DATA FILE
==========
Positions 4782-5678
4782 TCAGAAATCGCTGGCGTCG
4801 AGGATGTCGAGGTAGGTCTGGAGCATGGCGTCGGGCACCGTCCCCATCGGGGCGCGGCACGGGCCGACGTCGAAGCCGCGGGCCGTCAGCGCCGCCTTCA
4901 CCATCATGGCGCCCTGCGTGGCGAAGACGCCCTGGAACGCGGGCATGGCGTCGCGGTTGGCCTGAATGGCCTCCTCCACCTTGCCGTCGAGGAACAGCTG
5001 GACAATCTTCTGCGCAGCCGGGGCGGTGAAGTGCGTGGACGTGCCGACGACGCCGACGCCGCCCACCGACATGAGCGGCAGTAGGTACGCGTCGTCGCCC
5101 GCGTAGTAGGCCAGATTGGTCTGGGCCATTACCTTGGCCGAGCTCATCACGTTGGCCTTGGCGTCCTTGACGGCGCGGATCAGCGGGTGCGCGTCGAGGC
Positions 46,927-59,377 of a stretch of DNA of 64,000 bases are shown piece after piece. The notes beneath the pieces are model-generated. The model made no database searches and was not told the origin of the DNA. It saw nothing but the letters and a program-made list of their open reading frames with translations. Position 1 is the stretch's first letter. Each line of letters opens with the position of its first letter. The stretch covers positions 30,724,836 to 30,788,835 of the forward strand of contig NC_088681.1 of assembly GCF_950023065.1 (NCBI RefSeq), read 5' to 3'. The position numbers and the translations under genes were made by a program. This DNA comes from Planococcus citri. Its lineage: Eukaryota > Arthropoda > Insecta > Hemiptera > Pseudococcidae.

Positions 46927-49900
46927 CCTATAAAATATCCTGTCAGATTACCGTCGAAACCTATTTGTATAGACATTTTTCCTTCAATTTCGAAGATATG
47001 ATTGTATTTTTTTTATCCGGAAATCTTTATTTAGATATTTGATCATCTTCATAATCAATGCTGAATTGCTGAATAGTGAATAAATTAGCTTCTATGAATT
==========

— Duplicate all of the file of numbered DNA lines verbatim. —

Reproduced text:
Positions 4782-5678
4782 TCAGAAATCGCTGGCGTCG
4801 AGGATGTCGAGGTAGGTCTGGAGCATGGCGTCGGGCACCGTCCCCATCGGGGCGCGGCACGGGCCGACGTCGAAGCCGCGGGCCGTCAGCGCCGCCTTCA
4901 CCATCATGGCGCCCTGCGTGGCGAAGACGCCCTGGAACGCGGGCATGGCGTCGCGGTTGGCCTGAATGGCCTCCTCCACCTTGCCGTCGAGGAACAGCTG
5001 GACAATCTTCTGCGCAGCCGGGGCGGTGAAGTGCGTGGACGTGCCGACGACGCCGACGCCGCCCACCGACATGAGCGGCAGTAGGTACGCGTCGTCGCCC
5101 GCGTAGTAGGCCAGATTGGTCTGGGCCATTACCTTGGCCGAGCTCATCACGTTGGCCTTGGCGTCCTTGACGGCGCGGATCAGCGGGTGCGCGTCGAGGC
Positions 46,927-59,377 of a stretch of DNA of 64,000 bases are shown piece after piece. The notes beneath the pieces are model-generated. The model made no database searches and was not told the origin of the DNA. It saw nothing but the letters and a program-made list of their open reading frames with translations. Position 1 is the stretch's first letter. Each line of letters opens with the position of its first letter. The stretch covers positions 30,724,836 to 30,788,835 of the forward strand of contig NC_088681.1 of assembly GCF_950023065.1 (NCBI RefSeq), read 5' to 3'. The position numbers and the translations under genes were made by a program. This DNA comes from Planococcus citri. Its lineage: Eukaryota > Arthropoda > Insecta > Hemiptera > Pseudococcidae.

Positions 46927-49900
46927 CCTATAAAATATCCTGTCAGATTACCGTCGAAACCTATTTGTATAGACATTTTTCCTTCAATTTCGAAGATATG
47001 ATTGTATTTTTTTTATCCGGAAATCTTTATTTAGATATTTGATCATCTTCATAATCAATGCTGAATTGCTGAATAGTGAATAAATTAGCTTCTATGAATT